06-15-2017 Columns

Financial gifts can help dad for years to come

 Father’s Day is almost here. Dad will probably like any gift you give him, of course, but this year, why not go beyond the ordinary? By presenting your father with an appropriate financial gift, you can bring him some benefits that can keep on giving.

For starters, how about a back-to-school gift for Dad? If you have children, you may already be familiar with 529 plans, which many parents use to help their children pay for college. But 529 plans have no age limits, so there’s nothing stopping you from reversing the usual formula and opening an account for your father. While 529 plans are commonly used to pay for four-year colleges, the money can also go toward most two-year community colleges and trade schools. So if Dad has a future interest in learning about anything from anthropology to auto repair, the 529 plan you’ve established can give him the gift of knowledge and enjoyment.

As the owner of a 529 plan, your earnings can accumulate tax free, provided they are used for qualified higher education expenses. (529 plan distributions not used for qualified expenses may be subject to federal and state income tax, and a 10% IRS penalty on the earnings.) Furthermore, if you invest in your own state’s 529 plan, you might be able to deduct the contributions from your taxes.

Here’s another suggestion: Help Dad reach a distant goal. For example, if you know your father will be retiring in, say, 10 years, you could give him some type of bond that matures just when he retires. During those 10 years, he will receive regular semiannual interest payments, and when the bond matures, he’ll get the original principal back. He can then use this money to help fulfill a long-held dream – perhaps one of traveling the world or even opening a small business. Whatever he decides to do with the money, it will make a nice retirement gift.

If you’re giving Dad a corporate bond, make sure it’s “investment grade,” which means it has received one of the highest ratings for safety from one of the major bond-rating agencies. Investment-grade bonds are generally the least likely to default. If your father is in one of the upper tax brackets, he might benefit from a municipal bond, whose interest payments are exempt from federal income taxes and possibly state and local taxes, too. (Some municipal bonds, however, are subject to the alternative minimum tax.)

Finally, you may want to help Dad plan his legacy. Although your father may be interested in what sort of legacy he will leave, he may not yet have taken any steps in this area – in particular, he might not have created a comprehensive estate plan.

You might consider giving your father some resources on estate planning, such as books or online articles. Better yet, though, consider setting him up with a consultation with a legal professional. It will take considerable time and effort to create the necessary documents, such as a will, a living trust, a durable power of attorney, and so on – and since the future is not ours to see, it’s best to take care of these tasks sooner, rather than later.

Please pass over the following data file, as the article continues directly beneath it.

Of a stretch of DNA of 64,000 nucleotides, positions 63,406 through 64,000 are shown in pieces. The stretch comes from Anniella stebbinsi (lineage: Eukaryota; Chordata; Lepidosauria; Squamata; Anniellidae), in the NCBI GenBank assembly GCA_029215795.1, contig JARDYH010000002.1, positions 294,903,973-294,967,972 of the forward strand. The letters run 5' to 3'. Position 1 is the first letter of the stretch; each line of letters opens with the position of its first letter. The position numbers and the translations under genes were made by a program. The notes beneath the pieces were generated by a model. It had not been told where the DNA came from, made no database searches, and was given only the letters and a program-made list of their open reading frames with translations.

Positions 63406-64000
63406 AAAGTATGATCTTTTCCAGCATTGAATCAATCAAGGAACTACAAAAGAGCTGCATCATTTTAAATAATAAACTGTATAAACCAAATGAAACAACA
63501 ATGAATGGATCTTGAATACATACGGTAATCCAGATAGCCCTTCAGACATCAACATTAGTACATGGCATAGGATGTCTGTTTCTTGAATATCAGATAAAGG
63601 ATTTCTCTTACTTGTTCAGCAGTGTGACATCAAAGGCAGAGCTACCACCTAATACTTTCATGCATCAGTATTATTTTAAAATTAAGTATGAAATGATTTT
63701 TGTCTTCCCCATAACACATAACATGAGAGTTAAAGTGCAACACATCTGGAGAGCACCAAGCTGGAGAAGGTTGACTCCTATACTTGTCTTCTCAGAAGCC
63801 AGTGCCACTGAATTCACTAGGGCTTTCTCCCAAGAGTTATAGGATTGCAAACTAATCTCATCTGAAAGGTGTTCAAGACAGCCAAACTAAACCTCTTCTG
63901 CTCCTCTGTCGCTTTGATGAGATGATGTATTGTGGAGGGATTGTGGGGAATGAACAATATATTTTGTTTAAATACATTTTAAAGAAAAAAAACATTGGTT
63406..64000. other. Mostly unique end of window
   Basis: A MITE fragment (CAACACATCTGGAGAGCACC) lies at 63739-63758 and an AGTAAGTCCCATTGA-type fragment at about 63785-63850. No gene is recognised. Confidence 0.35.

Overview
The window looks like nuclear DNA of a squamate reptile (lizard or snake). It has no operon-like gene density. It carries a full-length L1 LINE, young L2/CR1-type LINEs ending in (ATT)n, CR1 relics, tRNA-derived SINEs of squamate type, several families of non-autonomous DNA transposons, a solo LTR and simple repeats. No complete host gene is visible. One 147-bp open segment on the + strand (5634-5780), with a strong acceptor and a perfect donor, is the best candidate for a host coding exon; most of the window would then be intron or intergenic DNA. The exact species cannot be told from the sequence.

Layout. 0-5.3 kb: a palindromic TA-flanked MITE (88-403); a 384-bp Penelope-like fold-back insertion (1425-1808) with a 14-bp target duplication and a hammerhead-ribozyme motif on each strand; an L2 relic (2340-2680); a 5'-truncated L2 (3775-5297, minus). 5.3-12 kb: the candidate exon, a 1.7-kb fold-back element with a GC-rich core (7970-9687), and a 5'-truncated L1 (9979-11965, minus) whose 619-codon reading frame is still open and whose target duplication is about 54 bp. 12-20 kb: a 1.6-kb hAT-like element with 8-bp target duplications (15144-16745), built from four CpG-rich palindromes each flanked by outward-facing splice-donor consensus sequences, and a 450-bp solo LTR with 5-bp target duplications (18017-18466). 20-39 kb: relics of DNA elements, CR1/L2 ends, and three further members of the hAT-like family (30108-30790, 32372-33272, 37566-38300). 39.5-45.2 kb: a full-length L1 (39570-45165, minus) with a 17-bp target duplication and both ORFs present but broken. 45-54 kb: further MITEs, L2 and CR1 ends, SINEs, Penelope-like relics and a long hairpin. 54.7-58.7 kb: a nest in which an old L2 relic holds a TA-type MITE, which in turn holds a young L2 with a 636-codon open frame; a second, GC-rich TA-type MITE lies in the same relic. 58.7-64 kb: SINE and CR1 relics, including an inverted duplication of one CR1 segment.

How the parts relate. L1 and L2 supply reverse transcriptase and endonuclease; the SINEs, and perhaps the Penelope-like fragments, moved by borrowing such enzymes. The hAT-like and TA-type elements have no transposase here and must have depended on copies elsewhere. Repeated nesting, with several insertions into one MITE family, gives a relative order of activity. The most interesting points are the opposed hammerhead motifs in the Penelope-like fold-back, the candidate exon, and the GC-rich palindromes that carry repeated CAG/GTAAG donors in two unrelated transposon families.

Father’s Day is just a blip on the calendar. But by giving Dad some valuable financial gifts, you can help brighten all his days.

This article was written by Edward Jones for use by your local Edward Jones Financial Advisor.

Protecting children

 Last week, the House overwhelmingly passed a bipartisan package of legislation to criminalize female genital mutilation (FGM). This legislation follows a February incident where a couple performed the procedure on two young girls who were transported from Minnesota to southeast Michigan. The procedure involves the partial or total removal of the external female genitalia or other injury to the female genital organs, often performed on girls between the ages of 4 and 14 to ensure their virginity until marriage.

The package increases penalties for those who perform and transport children for the procedure, requires training for law enforcement, and extends the statute of limitations for victims to sue for damages past age 18. Legislation I introduced provides victims of FGM the ability to receive significant civil damages including up to three times actual damages, non-monetary damages, cost, and attorney fees during a civil case. With the significant physical, emotional, and psychological impact this procedure can have, we need to make certain that the punishment for committing such horrible crimes is significant.

The House package is about protecting young children by taking a wide-ranging approach to preventing FGM, punishing those who commit these heinous acts, as well as giving victims a voice and civil recourse. All girls deserve the opportunity to grow into healthy women who do not have to endure the physical or emotional damage this procedure brings with it. With that goal, I was proud to work with my colleagues to address this issue quickly and effectively. This legislation will now move to the Senate for consideration.

As always, please do not hesitate to contact me if I can ever be of assistance to you or your family. You can reach me by phone at 517-373-0839 or via email at BethGriffin@house.mi.gov.